By Matthew Hendley
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By Monica Alonzo
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"We can make every effort to protect public health, but again, we have to regulate the applicator," he says. "We've shown the stuff is there. . . . It's an expensive process to run each one of these tests."
Cody Pierce of Pierce Aviation was the crop duster who dropped endosulfan less than 75 feet from the canal. Pierce, who had no prior violations, was assigned points for human exposure, for water contamination (despite the absence of water samples) and for knowingly committing the violation. No points were assigned for killing fish. The department labeled the case non-serious, and Pierce was fined $99.
"He got the maximum fine you could give him," says Peterson.
Giving Pierce more points for human exposure would have required proof that someone got medical treatment. The only category in which Pierce could have gained points was wrongfulness of conduct. His violation was ranked "substantial," the second highest category. To call it "aggravated," which would have bumped him to the serious category, would require proving "substantial probability" of serious physical injury, sustained medical treatment or enough environmental damage to pose a threat to public health, safety or property. The case did not rise to that level, says Peterson.
Neither did the cases of Erin Petersen and Cort Bacon, even though they received medical treatment for pesticide exposure. The Rural/Metro firefighters were sprayed while refilling their fire truck beside a canal in Yuma. Because their hospitalization lasted less than 12 hours, the penalty against the pilot, Jeffrey Kottenbrook, was $99.
One of the agriculture department's repeat offenders, Robert Moseley, received only a warning letter for letting pesticide drift hit three retirees on Mountain View golf course in Laveen in February 1996.
"It was kind of bizarre because all of a sudden there was a plane that looked like it was going to get us," says Paul Fanning, who suspects that the pneumonia he caught soon after the golf game was pesticide-related. "It surprised me that they didn't fine him because you're using a chemical that affects citizens."
Other states give more weight to the probability of harm to humans, animals and the environment, even when none has been found. The North Dakota Department of Agriculture, for example, penalized two people with fines of $2,575 and $4,500 for possible human exposure to pesticide drift, although the health effects from exposure were never proven. One case involved workers on an oil rig who claimed they were sprayed by a crop duster. The other was a 12-year-old girl who was sprayed while running a tractor.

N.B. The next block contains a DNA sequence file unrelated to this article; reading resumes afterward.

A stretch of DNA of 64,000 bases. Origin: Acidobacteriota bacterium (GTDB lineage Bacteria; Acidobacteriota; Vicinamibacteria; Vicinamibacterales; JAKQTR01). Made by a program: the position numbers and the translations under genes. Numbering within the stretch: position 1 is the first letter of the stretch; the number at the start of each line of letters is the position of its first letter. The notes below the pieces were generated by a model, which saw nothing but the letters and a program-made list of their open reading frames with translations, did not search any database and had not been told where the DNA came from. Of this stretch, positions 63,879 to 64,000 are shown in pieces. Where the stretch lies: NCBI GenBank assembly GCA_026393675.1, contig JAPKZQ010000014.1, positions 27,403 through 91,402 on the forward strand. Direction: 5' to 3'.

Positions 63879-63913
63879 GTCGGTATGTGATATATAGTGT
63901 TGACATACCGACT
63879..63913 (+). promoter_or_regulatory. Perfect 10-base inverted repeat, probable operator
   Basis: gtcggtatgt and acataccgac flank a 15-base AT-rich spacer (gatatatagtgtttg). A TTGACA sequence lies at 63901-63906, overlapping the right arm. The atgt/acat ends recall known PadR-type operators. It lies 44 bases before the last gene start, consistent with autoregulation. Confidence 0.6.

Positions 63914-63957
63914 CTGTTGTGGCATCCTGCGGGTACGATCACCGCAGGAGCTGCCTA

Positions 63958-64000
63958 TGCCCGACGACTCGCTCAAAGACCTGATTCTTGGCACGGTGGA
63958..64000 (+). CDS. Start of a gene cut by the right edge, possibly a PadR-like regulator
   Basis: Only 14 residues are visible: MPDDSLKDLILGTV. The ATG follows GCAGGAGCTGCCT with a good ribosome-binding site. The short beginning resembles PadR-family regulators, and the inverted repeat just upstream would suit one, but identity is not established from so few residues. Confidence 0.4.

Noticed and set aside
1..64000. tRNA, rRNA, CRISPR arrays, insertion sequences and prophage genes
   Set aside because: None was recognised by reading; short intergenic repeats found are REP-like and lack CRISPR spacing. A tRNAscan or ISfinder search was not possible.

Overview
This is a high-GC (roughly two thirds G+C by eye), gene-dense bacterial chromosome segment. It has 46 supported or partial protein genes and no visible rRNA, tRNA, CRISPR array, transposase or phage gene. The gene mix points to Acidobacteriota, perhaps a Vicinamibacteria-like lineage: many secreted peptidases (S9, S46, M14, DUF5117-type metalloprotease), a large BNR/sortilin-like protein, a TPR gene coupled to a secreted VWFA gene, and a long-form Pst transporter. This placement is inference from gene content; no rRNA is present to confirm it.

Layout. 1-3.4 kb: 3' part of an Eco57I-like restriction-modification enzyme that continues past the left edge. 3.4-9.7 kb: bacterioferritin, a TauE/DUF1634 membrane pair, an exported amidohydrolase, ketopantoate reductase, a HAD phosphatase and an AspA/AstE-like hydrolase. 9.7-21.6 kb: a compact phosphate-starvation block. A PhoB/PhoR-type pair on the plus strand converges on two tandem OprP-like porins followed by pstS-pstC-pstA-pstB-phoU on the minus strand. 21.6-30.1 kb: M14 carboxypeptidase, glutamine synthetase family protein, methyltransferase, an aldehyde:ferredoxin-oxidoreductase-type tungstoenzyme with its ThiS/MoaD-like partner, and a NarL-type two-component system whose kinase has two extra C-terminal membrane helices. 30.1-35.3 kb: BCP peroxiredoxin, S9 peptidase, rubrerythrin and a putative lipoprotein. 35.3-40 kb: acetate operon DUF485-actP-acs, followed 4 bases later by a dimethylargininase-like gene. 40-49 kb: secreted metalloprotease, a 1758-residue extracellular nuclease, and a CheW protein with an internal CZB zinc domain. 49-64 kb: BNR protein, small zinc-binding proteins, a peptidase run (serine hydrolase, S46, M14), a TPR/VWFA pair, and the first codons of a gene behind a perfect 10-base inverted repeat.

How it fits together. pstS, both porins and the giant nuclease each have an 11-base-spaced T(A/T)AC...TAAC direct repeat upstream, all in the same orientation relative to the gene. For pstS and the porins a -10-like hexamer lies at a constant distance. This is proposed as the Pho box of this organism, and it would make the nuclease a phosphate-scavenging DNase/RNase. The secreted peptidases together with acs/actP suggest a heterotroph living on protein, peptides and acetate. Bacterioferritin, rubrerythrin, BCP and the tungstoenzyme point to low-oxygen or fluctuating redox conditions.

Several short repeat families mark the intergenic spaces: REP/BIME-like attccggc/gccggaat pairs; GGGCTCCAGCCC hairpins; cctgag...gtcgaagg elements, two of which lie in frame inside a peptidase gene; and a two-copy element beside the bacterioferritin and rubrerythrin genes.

Peterson says Arizona does take into account the likelihood of harm, but he is leery of giving too much weight to something not supported by evidence. "It just leaves you open to legal challenges over and over again," he says. "If there are situations where problems have occurred, we will address it."
Although Peterson says evidence of damage is a prerequisite for a serious violation and steep fine, that was not the case in one of the rare $6,000 fines levied against a pilot.
Penny Freeman was flashing her headlights, but she couldn't stop pilot Tommy Socha from spraying methyl parathion as his plane dived under a power line, flew over the road and crossed a field south of Coolidge. The spray coated her windshield, but more important, Socha hit a field of alfalfa that was later harvested as hay for livestock. Investigator C. Ray Peery was worried that the chemical, which can cause serious problems for livestock, had contaminated the hay.
Peery warned the farmer who harvested the hay, but tests of the alfalfa showed safe levels for methyl parathion, and for acephate and chlorpyrifos, two chemicals left over from a previous application by Socha.
Just two years earlier, Socha paid only $42 for a complaint that pesticide exposure at a mobile home park caused four children to vomit.
In the alfalfa case, no people, crops or animals were damaged. The $6,000 penalty was based partly on how close Socha came to contaminating livestock's food, which could lead to contaminating the human food supply. A bigger issue was Socha's negligence, says Peterson. The pilot actually sprayed the car and the field, as opposed to allowing drift to hit an unintended target.
By avoiding similar violations during a year of probation, Socha ended up paying $2,000. The case is one of the few the department put in the serious category.
Southwest of Phoenix, fishermen scooping up poisoned fish from a canal didn't warrant the same concern.
Dove hunting season was under way, and Kevin Ellis and fellow officer Steve Middleton from the U.S. Fish and Wildlife Service had a farmer's permission to monitor hunters on September 1, 1997, at Paloma Partners Ranch southwest of Phoenix. But instead of watching birds become prey, the officers watched a black plane spray pesticide dangerously close to a canal bordering a cotton field.
An hour after the spraying, fumes still hung in the air. Ellis peered into the canal and saw water rippling with the jerks and twists of fish struggling for oxygen. Ellis drove down the canal for six miles, watching thousands of fish turning belly up.